Shaking the Gates of Hell: A Search for Family and Truth in the Wake of the Civil Rights Revolution by John Archibald. New York: Alfred A. Knopf, 2021. 304 pages with an Index and photos. Hardback in dust jacket.

Nowadays when someone considers writing up her or his life, the virtual unanimous advice is to just take one topic and zonk in on it. John Archibald followed this advice and centers this book  around his image of himself and his feelings about his family in relation to issues of race and sexuality. He was born in 1963 into a family of generations of white Methodist preachers in suburban Birmingham, Alabama - preachers who remained silent during the days of the Civil Rights Movement and only meekly spoke up decades later on race. John’s brother, Murray, came out as gay, and John’s father finally spoke out on that issue. I have a hard time getting into this family of chicken shit church folks, but I realize I am in the minority and most Southern lives have been lived much closer to how Archibald has lived his life, so this book may well resonate with many. John Archibald, is a Pulitzer-prize winning journalist who has a column that runs in the leading papers of Alabama’s three metropolitan areas, Birmingham where he lives, Mobile, and Huntsville.

Voice Lessons: Essays by Karen Salyer McElmurray. Oak Ridge, Tennessee: Iris Press, 2021. 125 pages. Trade paperback.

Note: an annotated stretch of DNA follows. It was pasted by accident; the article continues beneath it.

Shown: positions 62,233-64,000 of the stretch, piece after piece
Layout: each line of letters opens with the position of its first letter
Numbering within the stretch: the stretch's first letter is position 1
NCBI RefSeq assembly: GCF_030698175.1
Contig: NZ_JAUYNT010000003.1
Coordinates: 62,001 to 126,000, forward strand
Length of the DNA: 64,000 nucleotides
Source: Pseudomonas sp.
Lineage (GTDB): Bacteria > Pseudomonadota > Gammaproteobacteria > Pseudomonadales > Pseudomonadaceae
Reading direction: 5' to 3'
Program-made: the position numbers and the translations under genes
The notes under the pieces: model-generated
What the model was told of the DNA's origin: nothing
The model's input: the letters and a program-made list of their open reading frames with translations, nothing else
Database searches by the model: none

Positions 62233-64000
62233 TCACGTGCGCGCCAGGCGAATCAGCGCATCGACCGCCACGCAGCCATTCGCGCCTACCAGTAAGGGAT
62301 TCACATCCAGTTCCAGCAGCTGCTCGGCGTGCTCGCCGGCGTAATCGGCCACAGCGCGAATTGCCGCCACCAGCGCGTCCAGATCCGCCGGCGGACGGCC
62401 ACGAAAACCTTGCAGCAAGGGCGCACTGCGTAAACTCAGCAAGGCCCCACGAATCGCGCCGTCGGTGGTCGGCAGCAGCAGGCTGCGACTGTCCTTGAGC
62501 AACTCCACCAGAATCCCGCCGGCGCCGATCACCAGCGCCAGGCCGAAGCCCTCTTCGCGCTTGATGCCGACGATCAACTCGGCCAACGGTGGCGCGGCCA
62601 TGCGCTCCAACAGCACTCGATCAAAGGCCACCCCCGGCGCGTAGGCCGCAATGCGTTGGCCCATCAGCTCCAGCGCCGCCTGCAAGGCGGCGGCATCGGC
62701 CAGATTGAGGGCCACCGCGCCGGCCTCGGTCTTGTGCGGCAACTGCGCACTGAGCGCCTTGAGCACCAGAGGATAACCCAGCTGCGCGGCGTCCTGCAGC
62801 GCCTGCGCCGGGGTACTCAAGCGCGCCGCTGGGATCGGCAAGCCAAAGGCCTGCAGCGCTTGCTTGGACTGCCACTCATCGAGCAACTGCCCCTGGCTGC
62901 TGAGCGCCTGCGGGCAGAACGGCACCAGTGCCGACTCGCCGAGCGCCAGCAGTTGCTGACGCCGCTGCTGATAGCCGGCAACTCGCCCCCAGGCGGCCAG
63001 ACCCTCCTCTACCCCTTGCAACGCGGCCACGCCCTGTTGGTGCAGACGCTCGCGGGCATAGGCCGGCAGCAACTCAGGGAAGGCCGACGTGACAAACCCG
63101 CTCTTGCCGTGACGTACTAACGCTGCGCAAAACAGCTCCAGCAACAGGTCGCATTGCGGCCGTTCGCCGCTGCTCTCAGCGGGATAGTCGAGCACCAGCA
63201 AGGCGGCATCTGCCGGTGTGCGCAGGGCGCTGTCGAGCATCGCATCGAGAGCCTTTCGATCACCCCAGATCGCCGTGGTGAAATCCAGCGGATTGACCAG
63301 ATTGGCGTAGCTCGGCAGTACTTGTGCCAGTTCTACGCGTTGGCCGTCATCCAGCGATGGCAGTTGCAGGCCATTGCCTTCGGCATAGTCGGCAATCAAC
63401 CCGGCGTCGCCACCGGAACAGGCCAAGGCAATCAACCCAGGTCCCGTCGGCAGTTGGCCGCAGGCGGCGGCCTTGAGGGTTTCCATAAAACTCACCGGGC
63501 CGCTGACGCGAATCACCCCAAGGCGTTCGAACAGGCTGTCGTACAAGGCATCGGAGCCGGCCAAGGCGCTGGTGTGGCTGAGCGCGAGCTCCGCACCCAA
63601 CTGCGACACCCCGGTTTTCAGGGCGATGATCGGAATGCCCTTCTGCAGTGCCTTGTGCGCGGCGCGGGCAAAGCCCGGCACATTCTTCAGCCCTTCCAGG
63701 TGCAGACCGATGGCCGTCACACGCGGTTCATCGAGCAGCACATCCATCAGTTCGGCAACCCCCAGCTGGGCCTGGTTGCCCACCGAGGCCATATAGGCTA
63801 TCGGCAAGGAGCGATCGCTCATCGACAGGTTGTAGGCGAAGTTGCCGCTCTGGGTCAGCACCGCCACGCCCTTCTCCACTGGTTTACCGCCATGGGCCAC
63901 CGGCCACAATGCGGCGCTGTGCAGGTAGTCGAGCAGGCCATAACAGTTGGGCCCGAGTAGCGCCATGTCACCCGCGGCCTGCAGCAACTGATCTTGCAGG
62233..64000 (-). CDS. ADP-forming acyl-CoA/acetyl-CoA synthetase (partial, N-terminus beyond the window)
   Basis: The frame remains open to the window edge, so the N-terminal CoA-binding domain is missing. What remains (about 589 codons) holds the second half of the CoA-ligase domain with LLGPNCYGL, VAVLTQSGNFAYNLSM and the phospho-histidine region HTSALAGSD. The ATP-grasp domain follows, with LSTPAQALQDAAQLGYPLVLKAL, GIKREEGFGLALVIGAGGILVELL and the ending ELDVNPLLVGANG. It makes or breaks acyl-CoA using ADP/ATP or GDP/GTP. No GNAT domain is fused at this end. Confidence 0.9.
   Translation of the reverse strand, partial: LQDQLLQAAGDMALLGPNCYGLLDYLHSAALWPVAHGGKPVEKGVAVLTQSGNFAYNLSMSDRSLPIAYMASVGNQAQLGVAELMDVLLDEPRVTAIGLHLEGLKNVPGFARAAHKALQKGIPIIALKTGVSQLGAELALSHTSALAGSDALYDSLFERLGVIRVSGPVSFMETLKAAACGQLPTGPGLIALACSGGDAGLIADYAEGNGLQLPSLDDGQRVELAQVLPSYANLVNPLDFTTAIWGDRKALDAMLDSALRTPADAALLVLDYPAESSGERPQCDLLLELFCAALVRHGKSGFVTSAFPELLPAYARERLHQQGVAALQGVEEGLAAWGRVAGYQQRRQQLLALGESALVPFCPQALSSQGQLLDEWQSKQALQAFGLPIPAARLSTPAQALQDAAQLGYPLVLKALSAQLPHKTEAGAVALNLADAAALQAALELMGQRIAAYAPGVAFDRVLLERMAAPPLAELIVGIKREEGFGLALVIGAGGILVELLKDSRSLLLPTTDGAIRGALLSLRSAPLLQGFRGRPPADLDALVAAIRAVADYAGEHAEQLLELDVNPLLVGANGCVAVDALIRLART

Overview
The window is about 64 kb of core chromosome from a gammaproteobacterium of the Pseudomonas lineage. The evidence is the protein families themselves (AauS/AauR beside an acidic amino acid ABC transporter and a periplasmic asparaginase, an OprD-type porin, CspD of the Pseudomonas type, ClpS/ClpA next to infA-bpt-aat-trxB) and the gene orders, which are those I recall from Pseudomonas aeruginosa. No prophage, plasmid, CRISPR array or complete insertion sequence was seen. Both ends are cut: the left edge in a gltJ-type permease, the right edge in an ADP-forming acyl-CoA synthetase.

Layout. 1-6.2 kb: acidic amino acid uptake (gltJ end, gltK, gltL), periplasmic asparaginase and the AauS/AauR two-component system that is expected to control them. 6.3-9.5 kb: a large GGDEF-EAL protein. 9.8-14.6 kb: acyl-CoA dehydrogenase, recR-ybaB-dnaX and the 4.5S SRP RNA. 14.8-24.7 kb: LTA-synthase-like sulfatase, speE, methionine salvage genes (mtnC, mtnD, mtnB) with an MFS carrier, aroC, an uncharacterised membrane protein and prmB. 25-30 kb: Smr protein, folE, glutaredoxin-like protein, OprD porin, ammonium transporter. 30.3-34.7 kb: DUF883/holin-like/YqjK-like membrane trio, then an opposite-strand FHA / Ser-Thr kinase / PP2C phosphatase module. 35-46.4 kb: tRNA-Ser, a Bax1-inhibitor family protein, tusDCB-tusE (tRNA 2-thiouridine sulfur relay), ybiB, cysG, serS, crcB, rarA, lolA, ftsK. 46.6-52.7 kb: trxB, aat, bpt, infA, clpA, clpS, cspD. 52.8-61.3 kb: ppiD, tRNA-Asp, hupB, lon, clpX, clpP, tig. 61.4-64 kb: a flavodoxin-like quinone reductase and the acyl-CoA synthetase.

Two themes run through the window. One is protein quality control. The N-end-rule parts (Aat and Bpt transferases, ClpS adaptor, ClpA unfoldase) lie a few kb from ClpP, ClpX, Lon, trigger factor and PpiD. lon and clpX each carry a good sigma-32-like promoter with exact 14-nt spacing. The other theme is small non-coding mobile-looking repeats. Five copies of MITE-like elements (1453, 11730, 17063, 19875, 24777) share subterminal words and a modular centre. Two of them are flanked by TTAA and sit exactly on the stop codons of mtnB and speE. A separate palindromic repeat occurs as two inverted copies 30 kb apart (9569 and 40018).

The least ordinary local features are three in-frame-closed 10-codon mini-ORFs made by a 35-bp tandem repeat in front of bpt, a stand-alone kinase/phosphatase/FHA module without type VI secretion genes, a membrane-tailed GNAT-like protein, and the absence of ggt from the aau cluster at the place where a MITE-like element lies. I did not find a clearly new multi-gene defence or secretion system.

This book is essentially a memoir in the form of cryptic vignettes and sort essays. The first section deals with her life as a child; the next with her education; the third with her mother’s descent into dementia, and the last with her mother’s death and her own emergence from that set-back. “Voice Lessons plumbs the complex and often painful negotiations of Appalachian women who spend their lives moving between worlds: between working-class Appalachia and upper-middle-class academia; between the worlds of mothers and daughters; and, most bittersweet of all, between the spheres of family and self. The beauty of McElmurray's prose in tension with her unflinching look at difficult subjects leaves you after reading her with ripples through your heart.” -Ann Pancake. “Tug your voice up from the water, a friend told Karen Salyer McElmurray. Let it swell to bursting, a wicked and beautiful bloom. Here, the writer heeds that friend's advice. In luminous prose, McElmurray's voice rises up and carries with it the echoes and textures of the people and places she's known-the murmurs of odd-turned women, the creak of old floorboards, the ringing of temple bells. More than anything, these lyrical essays bear witness to the necessity and transcendence of language itself-its extraordinary resplendence, balm, and light. -Sonja Livingston. Karen Salyer McElmurray is the author of three cutting-edge novels and a poignant memoir, Surrendered Child: A Birth Mother’s Journey. She grew up in Eastern Kentucky and has worked mostly as a college professor.

Writers by the River: Reflections on 40+ Years of the Highland Summer Conference edited by Donia S. Eley and Grace Toney Edwards. Jefferson, North Carolina, Mcfarland, 2021. 259 pages with an Index and photos. Trade paperback.